Tamar Myers has made a name for herself through her series of Pennsylvania Dutch mysteries. What sets Ms. Myers' Amish mysteries apart from other books based on this culture is her slightly irreverent, but never intentionally immoral, main character, Magdalena Yoder. Yoder is the Mennonite owner of the Pennsylvania Dutch Inn, a quaint bed and breakfast establishment square in the heart of Amish country. While managing the inn, Magdalena manages to often be enlisted by her brother-in-law, Hernia's Chief of Police, to help him solve murders that always seem to involve one or more of Magdalena's inn guests.
The Crepes of Wrath is no exception. Early one morning, Ms. Yoder is awakened by postmistress Thelma Hershberger looking in her bedroom window. Once invited in, Thelma shares her suspicions that the death of Lizzie Mast, an Amish woman known for her horrendous cooking, may not have been the simple accidental drug overdose that everyone believes. Later, Magdalena’s brother-in-law Melvin asks for Magdalena’s help in this mystery so that he might devote time to his bid for the state legislature. When Thelma in turn is murdered by a hit-and-run driver, Magdalena has to somehow figure out how drugs are getting into the little community of Hernia, Pennsylvania, and why the two women were murdered. Inn guests, residents, and even Magdalena's doctor boyfriend are all possible suspects in this double homicide.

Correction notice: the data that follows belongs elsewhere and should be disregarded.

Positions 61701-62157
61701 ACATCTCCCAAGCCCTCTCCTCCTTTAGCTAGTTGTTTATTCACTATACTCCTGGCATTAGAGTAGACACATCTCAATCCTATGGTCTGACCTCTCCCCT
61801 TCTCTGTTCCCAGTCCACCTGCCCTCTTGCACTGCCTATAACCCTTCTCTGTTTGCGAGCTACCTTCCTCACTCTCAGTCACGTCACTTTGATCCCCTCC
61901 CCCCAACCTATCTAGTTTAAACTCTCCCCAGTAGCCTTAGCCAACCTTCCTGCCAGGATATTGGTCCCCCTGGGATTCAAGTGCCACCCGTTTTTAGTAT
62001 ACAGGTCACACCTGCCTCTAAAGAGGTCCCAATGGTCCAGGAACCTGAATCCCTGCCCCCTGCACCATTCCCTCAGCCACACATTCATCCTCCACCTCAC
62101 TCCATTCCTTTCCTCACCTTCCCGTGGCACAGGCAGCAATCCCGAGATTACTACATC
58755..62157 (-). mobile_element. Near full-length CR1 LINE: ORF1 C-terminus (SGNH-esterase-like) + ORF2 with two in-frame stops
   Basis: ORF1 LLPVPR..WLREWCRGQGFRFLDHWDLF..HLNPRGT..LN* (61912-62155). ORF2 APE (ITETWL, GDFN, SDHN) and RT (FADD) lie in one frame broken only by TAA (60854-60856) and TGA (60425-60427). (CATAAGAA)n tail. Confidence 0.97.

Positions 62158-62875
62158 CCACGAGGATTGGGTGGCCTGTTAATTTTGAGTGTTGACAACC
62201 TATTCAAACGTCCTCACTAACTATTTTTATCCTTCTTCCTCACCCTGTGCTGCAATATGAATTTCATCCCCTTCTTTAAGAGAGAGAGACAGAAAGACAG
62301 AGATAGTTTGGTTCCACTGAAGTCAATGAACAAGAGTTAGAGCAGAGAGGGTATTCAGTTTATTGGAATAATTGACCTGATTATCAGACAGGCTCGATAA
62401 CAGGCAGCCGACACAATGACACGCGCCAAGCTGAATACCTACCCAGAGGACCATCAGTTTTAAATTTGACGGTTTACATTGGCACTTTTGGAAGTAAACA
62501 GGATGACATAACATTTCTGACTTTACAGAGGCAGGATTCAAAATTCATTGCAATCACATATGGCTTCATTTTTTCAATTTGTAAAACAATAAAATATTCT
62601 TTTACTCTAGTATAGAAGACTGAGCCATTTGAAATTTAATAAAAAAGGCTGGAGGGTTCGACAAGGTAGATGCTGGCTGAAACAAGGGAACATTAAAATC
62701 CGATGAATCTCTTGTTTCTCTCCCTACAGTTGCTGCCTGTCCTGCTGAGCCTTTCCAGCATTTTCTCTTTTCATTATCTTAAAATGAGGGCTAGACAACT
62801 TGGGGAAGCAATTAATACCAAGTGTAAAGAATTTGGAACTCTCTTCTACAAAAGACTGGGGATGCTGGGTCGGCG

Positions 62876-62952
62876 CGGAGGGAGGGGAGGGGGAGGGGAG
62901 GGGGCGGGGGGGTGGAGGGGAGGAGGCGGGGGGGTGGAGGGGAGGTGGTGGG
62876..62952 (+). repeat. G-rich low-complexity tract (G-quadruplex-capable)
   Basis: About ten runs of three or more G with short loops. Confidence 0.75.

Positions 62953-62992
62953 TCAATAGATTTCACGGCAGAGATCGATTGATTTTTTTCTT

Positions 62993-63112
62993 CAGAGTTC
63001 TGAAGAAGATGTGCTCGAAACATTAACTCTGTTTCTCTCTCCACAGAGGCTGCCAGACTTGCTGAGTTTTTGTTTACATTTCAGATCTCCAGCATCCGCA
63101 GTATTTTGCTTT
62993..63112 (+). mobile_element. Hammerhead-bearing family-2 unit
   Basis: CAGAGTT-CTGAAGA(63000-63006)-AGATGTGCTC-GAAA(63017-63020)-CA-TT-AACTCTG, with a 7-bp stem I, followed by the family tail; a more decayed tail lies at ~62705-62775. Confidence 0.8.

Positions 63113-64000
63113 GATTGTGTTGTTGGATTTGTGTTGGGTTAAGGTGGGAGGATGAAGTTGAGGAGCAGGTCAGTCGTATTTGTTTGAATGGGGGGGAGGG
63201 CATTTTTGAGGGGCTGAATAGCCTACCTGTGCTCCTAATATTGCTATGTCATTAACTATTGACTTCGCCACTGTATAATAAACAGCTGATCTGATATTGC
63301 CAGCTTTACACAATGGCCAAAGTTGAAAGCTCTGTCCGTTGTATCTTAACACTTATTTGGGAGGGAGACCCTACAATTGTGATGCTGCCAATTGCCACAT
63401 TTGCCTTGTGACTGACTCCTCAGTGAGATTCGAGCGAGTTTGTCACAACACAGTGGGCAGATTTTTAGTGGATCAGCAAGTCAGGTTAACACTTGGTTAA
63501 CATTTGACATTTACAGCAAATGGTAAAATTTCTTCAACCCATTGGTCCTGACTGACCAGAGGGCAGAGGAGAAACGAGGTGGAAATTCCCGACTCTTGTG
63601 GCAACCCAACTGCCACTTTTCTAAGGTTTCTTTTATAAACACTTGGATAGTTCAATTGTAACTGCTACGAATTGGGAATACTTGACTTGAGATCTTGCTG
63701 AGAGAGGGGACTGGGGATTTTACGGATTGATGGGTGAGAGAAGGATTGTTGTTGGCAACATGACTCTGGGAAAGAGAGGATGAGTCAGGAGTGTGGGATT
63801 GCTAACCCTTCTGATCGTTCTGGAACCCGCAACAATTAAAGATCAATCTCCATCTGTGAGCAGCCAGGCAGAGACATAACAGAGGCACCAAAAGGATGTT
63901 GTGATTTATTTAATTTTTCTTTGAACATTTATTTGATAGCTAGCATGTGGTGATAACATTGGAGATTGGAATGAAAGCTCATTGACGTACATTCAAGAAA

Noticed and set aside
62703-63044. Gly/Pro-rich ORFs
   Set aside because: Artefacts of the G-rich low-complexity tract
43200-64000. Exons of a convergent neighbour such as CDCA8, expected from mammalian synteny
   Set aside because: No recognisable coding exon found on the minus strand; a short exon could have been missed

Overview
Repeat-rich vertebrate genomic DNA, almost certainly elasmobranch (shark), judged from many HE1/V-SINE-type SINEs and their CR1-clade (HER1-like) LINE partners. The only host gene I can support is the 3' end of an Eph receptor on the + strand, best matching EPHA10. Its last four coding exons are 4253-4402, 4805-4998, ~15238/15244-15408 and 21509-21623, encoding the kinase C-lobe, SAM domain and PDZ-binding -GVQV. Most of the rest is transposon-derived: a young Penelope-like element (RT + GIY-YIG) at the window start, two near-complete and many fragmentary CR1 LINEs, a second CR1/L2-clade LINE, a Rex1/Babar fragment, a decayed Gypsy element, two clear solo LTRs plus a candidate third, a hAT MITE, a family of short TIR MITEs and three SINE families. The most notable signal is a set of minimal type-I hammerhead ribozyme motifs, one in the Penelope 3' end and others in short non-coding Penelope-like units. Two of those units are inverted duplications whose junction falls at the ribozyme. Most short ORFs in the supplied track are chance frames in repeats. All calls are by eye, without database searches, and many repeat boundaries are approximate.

Ms. Myers’ mysteries show a fine sense of humor and her characters are memorable and quirky. Each of the Pennsylvania Dutch mysteries come with recipes scattered throughout the pages; in this book, the recipes are mostly for crepes. I read this mystery aloud during long car trips and my husband continued to ask for more. An engaging mystery that will pull you in and keep you chuckling and wondering to the conclusion.